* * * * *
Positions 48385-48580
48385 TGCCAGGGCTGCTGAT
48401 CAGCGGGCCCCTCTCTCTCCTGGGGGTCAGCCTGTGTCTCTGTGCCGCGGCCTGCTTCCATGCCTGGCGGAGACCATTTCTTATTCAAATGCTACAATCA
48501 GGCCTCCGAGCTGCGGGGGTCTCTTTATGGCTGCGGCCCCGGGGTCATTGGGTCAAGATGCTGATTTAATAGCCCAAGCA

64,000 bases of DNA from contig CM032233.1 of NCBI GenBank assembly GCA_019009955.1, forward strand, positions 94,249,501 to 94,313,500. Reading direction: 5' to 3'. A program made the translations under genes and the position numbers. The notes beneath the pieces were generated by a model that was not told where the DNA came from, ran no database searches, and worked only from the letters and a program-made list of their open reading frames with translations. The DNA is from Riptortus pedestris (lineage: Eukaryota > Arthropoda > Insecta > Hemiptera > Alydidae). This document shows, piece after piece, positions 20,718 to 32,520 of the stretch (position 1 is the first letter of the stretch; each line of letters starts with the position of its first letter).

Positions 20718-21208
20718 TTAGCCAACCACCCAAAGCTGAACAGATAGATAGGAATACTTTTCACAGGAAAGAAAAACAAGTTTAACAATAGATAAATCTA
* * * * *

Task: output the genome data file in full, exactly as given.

Positions 48385-48580
48385 TGCCAGGGCTGCTGAT
48401 CAGCGGGCCCCTCTCTCTCCTGGGGGTCAGCCTGTGTCTCTGTGCCGCGGCCTGCTTCCATGCCTGGCGGAGACCATTTCTTATTCAAATGCTACAATCA
48501 GGCCTCCGAGCTGCGGGGGTCTCTTTATGGCTGCGGCCCCGGGGTCATTGGGTCAAGATGCTGATTTAATAGCCCAAGCA

64,000 bases of DNA from contig CM032233.1 of NCBI GenBank assembly GCA_019009955.1, forward strand, positions 94,249,501 to 94,313,500. Reading direction: 5' to 3'. A program made the translations under genes and the position numbers. The notes beneath the pieces were generated by a model that was not told where the DNA came from, ran no database searches, and worked only from the letters and a program-made list of their open reading frames with translations. The DNA is from Riptortus pedestris (lineage: Eukaryota > Arthropoda > Insecta > Hemiptera > Alydidae). This document shows, piece after piece, positions 20,718 to 32,520 of the stretch (position 1 is the first letter of the stretch; each line of letters starts with the position of its first letter).

Positions 20718-21208
20718 TTAGCCAACCACCCAAAGCTGAACAGATAGATAGGAATACTTTTCACAGGAAAGAAAAACAAGTTTAACAATAGATAAATCTA